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[link] shows how a GFI works. If the currents in the live/hot and neutral wires are equal, then they induce equal and opposite emfs in the coil. If not, then the circuit breaker will trip.

The figure shows an L shaped structure having four terminals. This is represented as circuit breaker. The upper two ends are connected to a sensing coil wound on an iron ring shaped core. The lower two terminals of the circuit breaker have connecting wires than run through the center hole of the ring shaped core. Current is shown to flow to and fro across the two wires. The currents in the iron ring are shown as concentric circles.
A GFI compares currents by using both to induce an emf in the same coil. If the currents are equal, they will induce equal but opposite emfs.

Another induction-based safety device is the isolation transformer , shown in [link] . Most isolation transformers have equal input and output voltages. Their function is to put a large resistance between the original voltage source and the device being operated. This prevents a complete circuit between them, even in the circumstance shown. There is a complete circuit through the appliance. But there is not a complete circuit for current to flow through the person in the figure, who is touching only one of the transformer’s output wires, and neither output wire is grounded. The appliance is isolated from the original voltage source by the high resistance of the material between the transformer coils, hence the name isolation transformer. For current to flow through the person, it must pass through the high-resistance material between the coils, through the wire, the person, and back through the earth—a path with such a large resistance that the current is negligible.

The figure shows an A C source, one end of which is connected to earth and the other end is connected to a circuit breaker. The other end of the circuit breaker is connected to the primary of an isolation transformer. The secondary of the transformer is connected to an appliance shown as a resistance enclosed in a case. The current is shown to flow through the appliance. A person is shown in contact with the appliance. He is safe as the transformer induces a high resistance between the original voltage source and the device.
An isolation transformer puts a large resistance between the original voltage source and the device, preventing a complete circuit between them.

The basics of electrical safety presented here help prevent many electrical hazards. Electrical safety can be pursued to greater depths. There are, for example, problems related to different earth/ground connections for appliances in close proximity. Many other examples are found in hospitals. Microshock-sensitive patients, for instance, require special protection. For these people, currents as low as 0.1 mA may cause ventricular fibrillation. The interested reader can use the material presented here as a basis for further study.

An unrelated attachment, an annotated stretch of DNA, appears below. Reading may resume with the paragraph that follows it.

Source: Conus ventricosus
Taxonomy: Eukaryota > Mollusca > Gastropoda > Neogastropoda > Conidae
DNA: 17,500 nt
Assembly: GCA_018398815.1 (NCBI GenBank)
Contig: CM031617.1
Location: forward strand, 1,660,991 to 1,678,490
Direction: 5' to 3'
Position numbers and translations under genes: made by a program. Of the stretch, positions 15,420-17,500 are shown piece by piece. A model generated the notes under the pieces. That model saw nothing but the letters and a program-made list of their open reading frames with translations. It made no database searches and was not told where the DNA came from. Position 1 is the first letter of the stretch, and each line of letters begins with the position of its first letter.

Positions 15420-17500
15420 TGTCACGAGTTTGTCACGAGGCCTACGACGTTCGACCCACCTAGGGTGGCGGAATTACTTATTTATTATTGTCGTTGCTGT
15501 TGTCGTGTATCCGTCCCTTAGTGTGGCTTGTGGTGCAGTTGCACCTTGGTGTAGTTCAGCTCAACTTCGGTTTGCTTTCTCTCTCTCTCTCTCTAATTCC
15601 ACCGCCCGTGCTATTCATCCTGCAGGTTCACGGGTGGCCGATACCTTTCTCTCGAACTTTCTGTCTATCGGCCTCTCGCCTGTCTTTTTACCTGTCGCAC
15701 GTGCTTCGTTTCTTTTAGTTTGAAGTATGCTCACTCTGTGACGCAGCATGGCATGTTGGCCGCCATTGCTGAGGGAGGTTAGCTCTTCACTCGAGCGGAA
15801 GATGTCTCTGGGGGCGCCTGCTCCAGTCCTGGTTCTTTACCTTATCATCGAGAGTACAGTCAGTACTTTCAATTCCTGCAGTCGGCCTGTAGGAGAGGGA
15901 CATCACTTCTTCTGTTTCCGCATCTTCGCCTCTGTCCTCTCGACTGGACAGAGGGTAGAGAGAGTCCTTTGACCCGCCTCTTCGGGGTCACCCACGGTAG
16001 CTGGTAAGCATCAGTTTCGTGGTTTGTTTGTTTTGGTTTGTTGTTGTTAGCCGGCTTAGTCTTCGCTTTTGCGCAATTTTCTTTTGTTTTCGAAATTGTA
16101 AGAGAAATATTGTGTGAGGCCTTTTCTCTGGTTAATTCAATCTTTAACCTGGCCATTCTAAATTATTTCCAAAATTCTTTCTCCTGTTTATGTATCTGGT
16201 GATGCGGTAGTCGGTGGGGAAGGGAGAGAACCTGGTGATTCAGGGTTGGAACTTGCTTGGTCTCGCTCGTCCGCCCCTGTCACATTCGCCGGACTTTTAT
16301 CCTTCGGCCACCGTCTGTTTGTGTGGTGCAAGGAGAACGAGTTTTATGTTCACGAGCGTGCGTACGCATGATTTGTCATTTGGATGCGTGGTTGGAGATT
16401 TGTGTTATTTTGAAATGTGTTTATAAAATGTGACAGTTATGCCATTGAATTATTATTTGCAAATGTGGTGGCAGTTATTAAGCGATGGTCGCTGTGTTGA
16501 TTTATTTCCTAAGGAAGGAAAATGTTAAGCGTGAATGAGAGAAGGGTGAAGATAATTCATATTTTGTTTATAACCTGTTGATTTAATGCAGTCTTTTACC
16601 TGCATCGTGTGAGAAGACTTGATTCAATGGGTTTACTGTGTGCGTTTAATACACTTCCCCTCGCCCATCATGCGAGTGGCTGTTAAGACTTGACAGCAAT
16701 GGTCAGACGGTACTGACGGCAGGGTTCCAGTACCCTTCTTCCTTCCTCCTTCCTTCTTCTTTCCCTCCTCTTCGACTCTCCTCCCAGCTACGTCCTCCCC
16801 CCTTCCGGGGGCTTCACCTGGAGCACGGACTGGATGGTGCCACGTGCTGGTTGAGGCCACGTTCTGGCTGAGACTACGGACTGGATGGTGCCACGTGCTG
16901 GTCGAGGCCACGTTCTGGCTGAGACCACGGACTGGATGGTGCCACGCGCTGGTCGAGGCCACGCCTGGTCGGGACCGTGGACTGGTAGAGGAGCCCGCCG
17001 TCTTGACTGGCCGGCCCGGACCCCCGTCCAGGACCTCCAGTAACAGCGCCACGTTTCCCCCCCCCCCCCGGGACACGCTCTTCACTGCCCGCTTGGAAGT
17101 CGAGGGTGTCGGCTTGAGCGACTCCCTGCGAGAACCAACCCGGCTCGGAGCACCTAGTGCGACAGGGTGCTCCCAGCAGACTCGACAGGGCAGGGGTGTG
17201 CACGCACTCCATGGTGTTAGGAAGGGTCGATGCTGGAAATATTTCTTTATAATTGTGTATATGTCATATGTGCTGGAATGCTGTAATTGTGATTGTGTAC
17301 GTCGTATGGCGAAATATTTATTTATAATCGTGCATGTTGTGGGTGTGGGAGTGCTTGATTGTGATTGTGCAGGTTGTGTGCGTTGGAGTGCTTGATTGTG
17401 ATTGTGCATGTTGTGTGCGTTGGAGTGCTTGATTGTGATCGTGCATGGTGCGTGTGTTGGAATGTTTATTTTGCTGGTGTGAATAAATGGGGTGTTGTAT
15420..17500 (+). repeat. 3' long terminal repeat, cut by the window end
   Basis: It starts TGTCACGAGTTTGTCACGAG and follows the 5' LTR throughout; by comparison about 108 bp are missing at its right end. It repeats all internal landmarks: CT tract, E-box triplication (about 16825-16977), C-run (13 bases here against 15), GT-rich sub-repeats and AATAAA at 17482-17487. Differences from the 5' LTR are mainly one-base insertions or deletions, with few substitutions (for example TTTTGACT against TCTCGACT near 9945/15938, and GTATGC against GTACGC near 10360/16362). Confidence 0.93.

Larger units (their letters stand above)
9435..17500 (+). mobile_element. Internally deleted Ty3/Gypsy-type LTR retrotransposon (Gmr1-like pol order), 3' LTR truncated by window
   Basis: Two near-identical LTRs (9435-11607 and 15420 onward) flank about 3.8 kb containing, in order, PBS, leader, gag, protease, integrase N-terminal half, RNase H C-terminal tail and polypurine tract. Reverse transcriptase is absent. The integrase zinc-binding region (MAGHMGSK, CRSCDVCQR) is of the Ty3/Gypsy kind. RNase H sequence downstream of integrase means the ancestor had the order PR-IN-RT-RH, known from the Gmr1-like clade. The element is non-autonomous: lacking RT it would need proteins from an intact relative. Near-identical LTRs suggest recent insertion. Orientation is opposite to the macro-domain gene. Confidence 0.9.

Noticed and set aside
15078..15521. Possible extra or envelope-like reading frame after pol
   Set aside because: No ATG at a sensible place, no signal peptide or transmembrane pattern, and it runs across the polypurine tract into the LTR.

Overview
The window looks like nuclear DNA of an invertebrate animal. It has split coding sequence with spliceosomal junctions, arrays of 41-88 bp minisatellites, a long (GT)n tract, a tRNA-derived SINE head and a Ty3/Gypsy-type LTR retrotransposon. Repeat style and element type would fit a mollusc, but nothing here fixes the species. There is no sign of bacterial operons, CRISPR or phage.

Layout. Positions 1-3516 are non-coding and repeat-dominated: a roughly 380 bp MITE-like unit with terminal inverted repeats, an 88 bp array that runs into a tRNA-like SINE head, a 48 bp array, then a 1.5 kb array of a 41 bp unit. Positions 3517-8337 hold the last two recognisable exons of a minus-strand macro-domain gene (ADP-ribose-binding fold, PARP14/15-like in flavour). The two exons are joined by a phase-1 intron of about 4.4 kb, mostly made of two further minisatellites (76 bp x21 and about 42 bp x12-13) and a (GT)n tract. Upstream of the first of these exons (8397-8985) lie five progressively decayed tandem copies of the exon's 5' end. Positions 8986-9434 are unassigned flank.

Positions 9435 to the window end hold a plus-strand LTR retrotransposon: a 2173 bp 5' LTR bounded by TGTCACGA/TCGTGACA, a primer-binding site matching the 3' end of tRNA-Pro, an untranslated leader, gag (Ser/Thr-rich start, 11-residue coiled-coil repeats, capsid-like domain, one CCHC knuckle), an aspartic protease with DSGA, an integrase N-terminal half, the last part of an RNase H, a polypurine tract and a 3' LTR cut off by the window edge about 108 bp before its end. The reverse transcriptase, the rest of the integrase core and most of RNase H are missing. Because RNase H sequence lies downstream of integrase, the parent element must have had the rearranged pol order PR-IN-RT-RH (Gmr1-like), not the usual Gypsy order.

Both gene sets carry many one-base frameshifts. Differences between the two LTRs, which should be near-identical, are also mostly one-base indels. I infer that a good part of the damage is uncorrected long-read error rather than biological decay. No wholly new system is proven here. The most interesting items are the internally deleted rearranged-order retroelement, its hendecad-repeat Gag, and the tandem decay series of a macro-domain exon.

Section summary

  • Electrical safety systems and devices are employed to prevent thermal and shock hazards.
  • Circuit breakers and fuses interrupt excessive currents to prevent thermal hazards.
  • The three-wire system guards against thermal and shock hazards, utilizing live/hot, neutral, and earth/ground wires, and grounding the neutral wire and case of the appliance.
  • A ground fault interrupter (GFI) prevents shock by detecting the loss of current to unintentional paths.
  • An isolation transformer insulates the device being powered from the original source, also to prevent shock.
  • Many of these devices use induction to perform their basic function.

Conceptual questions

Does plastic insulation on live/hot wires prevent shock hazards, thermal hazards, or both?

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Why are ordinary circuit breakers and fuses ineffective in preventing shocks?

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A GFI may trip just because the live/hot and neutral wires connected to it are significantly different in length. Explain why.

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Problems&Exercises

Integrated Concepts

A short circuit to the grounded metal case of an appliance occurs as shown in [link] . The person touching the case is wet and only has a 3.00 kΩ resistance to earth/ground. (a) What is the voltage on the case if 5.00 mA flows through the person? (b) What is the current in the short circuit if the resistance of the earth/ground wire is 0.200 Ω ? (c) Will this trigger the 20.0 A circuit breaker supplying the appliance?

The figure describes an appliance connected to an AC source. One end of the AC circuit is connected to a circuit breaker. The other end of the circuit breaker is connected to an appliance. The appliance is shown as a resistance enclosed in a rectangular metal case known as the case of appliance. The other end of the resistance is connected back to the AC source through a connecting wire. The connecting wire and the A C source are grounded. The ground terminal at the appliance case is connected to a resistance R g equals zero point two ohms. A person is shown to hold one hand on the appliance case. Since the resistance of ground is not zero the voltage is shown to flow through the person to the ground.
A person can be shocked even when the case of an appliance is grounded. The large short circuit current produces a voltage on the case of the appliance, since the resistance of the earth/ground wire is not zero.

(a) 15.0 V

(b) 75.0 A

(c) yes

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Source:  OpenStax, College physics. OpenStax CNX. Jul 27, 2015 Download for free at http://legacy.cnx.org/content/col11406/1.9
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